What Age Should Your Child Start Swimming Lessons?

Most parents wait until their children are school-age to start swimming lessons. After all, most children don’t have the physical coordination to truly master swimming until they are older. They may look at the parent-and-tot classes and think, ‘they are just playing, do I really need to pull on my bathing suit for that?’

The answer is unequivocally YES! Children ages 1-4 have the highest drowning rate worldwide of all age groups. In the U.S., children ages 1-4 usually drown in private pools, were being supervised, but were out of sight of one or both parents for under 5 minutes. It only takes 2 minutes and 2 inches of water to drown. Pretty scary stuff. The great news is that participation in formal swimming lessons is associated with an 88% reduction in the risk of drowning in 1-4 year olds and even informal swimming lessons reduce the risk, which means just taking your child into the water with you and playing ‘safety games’ can make them safer around water. For some fun informal games check out last month’s blog “Fun water safety games! Survival skills for your child” again.

What type of swimming lessons should you consider? Lessons for young children run the gamut from ‘survival skills’ to what appears to just be games with nursery songs. As a mother and an expert in drowning prevention I am strongly in favor of the ‘games’ option. Those games are key to teaching children to feel comfortable in the water as well as forming the basis for teaching elemental skills that are the foundation of swimming.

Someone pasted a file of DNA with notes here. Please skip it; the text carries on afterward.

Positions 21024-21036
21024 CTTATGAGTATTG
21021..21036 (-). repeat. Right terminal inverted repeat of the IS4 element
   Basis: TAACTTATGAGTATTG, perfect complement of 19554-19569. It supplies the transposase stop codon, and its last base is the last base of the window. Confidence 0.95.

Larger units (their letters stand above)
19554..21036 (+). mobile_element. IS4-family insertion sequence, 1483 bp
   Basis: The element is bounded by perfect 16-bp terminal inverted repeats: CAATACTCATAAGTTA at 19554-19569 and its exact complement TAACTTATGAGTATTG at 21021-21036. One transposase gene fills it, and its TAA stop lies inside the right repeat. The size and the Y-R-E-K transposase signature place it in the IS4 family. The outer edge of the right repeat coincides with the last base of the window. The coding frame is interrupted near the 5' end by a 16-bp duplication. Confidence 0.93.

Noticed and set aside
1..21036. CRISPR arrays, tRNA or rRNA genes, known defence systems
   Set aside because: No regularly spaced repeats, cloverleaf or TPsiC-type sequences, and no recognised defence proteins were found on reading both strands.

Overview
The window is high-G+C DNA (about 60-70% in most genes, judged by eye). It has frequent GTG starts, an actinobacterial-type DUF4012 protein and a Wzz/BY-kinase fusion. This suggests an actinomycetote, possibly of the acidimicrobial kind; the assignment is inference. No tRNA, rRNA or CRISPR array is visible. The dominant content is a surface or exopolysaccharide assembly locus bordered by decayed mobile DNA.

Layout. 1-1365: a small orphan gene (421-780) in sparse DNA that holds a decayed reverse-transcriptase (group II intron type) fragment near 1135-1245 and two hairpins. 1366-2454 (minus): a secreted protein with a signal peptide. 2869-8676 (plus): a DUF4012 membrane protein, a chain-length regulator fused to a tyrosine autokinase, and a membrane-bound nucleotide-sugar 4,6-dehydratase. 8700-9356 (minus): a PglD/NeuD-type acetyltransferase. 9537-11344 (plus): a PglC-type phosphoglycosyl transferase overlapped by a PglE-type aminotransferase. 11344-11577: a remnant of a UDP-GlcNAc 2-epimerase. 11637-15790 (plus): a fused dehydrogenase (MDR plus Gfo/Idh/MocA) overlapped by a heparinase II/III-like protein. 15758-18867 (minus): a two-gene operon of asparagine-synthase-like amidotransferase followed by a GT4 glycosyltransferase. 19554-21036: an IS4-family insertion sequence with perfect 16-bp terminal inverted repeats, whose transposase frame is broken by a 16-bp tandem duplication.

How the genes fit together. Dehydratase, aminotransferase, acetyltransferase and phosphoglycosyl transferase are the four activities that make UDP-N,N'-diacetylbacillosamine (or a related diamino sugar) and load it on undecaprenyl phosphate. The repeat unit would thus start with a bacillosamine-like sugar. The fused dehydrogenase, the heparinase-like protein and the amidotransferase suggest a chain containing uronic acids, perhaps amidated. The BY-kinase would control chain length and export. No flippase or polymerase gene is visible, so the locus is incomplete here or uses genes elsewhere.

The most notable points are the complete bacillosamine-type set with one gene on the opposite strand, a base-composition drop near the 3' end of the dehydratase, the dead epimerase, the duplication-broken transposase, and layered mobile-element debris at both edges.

Some parents become so afraid of drowning that they hope to instill fear of the water into their child in the belief that their child is more likely to stay away from the water. Nothing could be further from the truth, or more dangerous. Fear leads to panic. If a child falls into the water unexpectedly you want them to remain calm, to turn on their back and float, kick for the side, kick and paddle, grab the side and hold on, do monkey hands to the nearest steps or ladder – anything but panic. Early classes will not only keep a child from drowning, but they can buy you that extra minute or two to notice your child is missing.

Some infant survival classes initiate children into the water so abruptly that it is frightening to a child and may take years to undo the damage. A good rule of thumb is to observe a class. If parents are asked to leave the area, if children are crying (beyond the normal apprehension that does occur with some children which should be handled with gentle understanding), if you ever see an instructor force a child’s head under the water, find a different class.

Helping your child develop a safe and respectful attitude towards water, while still having fun, will keep them safe for their whole life. And singing ‘Twinkle Twinkle Little Star’ to your baby while you teach them to float on their back is really very magical.

About the Author

Global water safety for children is my passion and I can't wait to get up every day to work at it! I blog about water safety regularly at http://www.RebeccaWearRobinson.com, or you can follow me on Twitter at RebeccaSaveKids. Rebecca is a former member of the PedSafe Expert team


2 Responses to “What Age Should Your Child Start Swimming Lessons?”

  1. Hazel Owens says:

    I wouldn’t have thought to start teaching children to swim so early. However, like you said, children below school age are the most likely to drown, so teaching them basic survival tips in the water can be life saving. I wish I had started swimming lessons with my children so early, but I guess that getting them in lessons as soon as possible is the next best thing. Thanks for the article.

    • Thanks Hazel – and better late than never on swim lessons! It really pays dividends as the kids get older, they realize there is a whole world of water sports and fun open to them when they are confident in the water.

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